NuScale files US’ first SMR license application as suppliers await tender
NuScale's Design Certification Application (DCA) marks a major step for the SMR industry and the Oregon-based developer has identified around six more potential plants in Western U.S. following its first plant in Idaho, Mike McGough, Chief Commercial Officer at NuScale, told Nuclear Energy Insider.
NuScale is to formally deliver a complete Design Certification Application (DCA) to the Nuclear Regulatory Commission (NRC) on January 12, becoming the first SMR developer to enter the full licence review process.
NuScale’s Integral Pressurized Water Reactor (IPWR) is based on light water reactor technology and the first plant of 600 MW will be delivered to Power cooperative Utah Associated Municipal Power Systems (UAMPS) on a site within the U.S. Department of Energy's Idaho National Laboratory (INL). The plant is expected to be fully operational by 2026.
The 12,000-page DCA is a “milestone” for the industry and regulatory approval is expected by mid-2020, McGough told Nuclear Energy Insider in December.
The progress of NuScale’s application will be closely watched by other global SMR developers with other license applications expected in Canada and UK in the coming years. New safety features on SMR designs include passive safety systems, innovations in spent fuel pool design and smaller emergency planning zones than for larger reactors.
Design and licence phase funding remain key project risks for SMR developers and to date around $500 million has been invested in the NuScale project through a mix of private and public funding.
Fluor, the Texas-based engineering and construction group, took a majority stake in NuScale in 2011, boosting its financial resources. In 2013, the Department of Energy (DoE) awarded NuScale up to $217 million over five years to support the development, licensing and commercialization of the SMR technology.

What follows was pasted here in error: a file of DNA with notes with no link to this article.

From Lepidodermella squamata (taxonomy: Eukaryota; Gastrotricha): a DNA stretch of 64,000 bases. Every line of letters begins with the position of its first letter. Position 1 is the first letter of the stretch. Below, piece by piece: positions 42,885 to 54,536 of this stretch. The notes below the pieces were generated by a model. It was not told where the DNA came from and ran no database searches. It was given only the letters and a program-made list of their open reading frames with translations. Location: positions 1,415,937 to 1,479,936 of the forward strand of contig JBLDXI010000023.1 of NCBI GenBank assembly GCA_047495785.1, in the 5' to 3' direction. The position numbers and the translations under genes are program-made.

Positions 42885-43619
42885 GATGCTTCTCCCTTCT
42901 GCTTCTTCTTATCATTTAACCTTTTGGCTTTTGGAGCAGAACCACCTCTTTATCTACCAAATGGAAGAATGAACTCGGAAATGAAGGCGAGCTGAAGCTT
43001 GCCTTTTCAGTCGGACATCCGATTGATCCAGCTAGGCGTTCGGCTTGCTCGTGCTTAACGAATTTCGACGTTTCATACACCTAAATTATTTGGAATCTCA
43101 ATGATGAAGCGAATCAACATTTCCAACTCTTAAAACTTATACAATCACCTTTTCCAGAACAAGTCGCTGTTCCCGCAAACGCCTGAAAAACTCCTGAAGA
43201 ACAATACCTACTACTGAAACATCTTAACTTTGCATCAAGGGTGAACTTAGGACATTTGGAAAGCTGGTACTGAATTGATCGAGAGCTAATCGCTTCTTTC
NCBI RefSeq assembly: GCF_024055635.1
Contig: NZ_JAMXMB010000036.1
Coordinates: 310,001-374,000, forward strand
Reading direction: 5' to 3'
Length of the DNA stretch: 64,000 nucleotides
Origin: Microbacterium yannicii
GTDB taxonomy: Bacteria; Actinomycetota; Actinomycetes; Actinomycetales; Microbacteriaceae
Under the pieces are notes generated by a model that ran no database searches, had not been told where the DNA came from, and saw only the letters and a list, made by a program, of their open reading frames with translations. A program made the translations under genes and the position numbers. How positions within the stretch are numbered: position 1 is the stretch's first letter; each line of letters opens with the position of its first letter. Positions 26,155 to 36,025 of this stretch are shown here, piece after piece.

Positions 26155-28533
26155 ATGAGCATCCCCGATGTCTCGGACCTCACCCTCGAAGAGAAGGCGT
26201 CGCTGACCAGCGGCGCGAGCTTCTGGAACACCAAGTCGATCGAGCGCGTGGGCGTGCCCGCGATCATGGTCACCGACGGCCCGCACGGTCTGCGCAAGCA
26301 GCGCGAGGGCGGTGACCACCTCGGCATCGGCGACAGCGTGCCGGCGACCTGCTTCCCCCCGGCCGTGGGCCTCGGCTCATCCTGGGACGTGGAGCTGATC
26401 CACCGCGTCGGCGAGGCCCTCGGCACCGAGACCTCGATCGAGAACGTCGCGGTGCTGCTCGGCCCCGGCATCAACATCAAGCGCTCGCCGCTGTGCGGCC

Conventional power generation is under significant price pressure from low gas prices and rising renewable energy capacity which has already prompted the closure of several large-scale nuclear plants.
NuScale has estimated its first plant will cost around $2.9 billion to build, representing an overnight capital cost of $5,078/kWe (see below chart for comparisons). The Levelized Cost of Electricity (LCOE) is estimated at around $100/MWh and the company has predicted LCOE would fall to $90/MWh below for multiple reactors benefiting from modular construction and economies of series. These cost estimates could be reduced further due to advanced manufacturing and bulk-buying efficiencies.
Source: U.S. Energy Information Administration (EIA) analysis published in June 2016.
Note: Average costs are weighted by nameplate capacity. Solar photovoltaic (PV) data are based on reported alternating current (AC) capacity and do not include distributed generation capacity.
Site preparation and module fabrication for the plant is expected to start in 2019, according to a project schedule published by UAMPS in 2016.
NuScale expects direct construction jobs to peak at 1,100 employees and the project is forecast to generate 12,808 jobs in the local area during construction and 1,507 during operations, according to an analysis by Idaho Department of Labor.
NuScale believes there is a potential to install six more plants in the Western U.S., McGough said. This would greatly expand the opportunities for both US and global companies looking to enter the SMR market, where early movers are already gaining a foothold.
NuScale expects to decide on a preferred supplier for its power modules in 2017 and the location of the manufacturing facilities would depend on the selected supplier.
The selected supplier “may be one entity, more likely to be a group of entities that work together to fabricate the various components and then assemble them into the power module," McGough told Nuclear Energy Insider in September.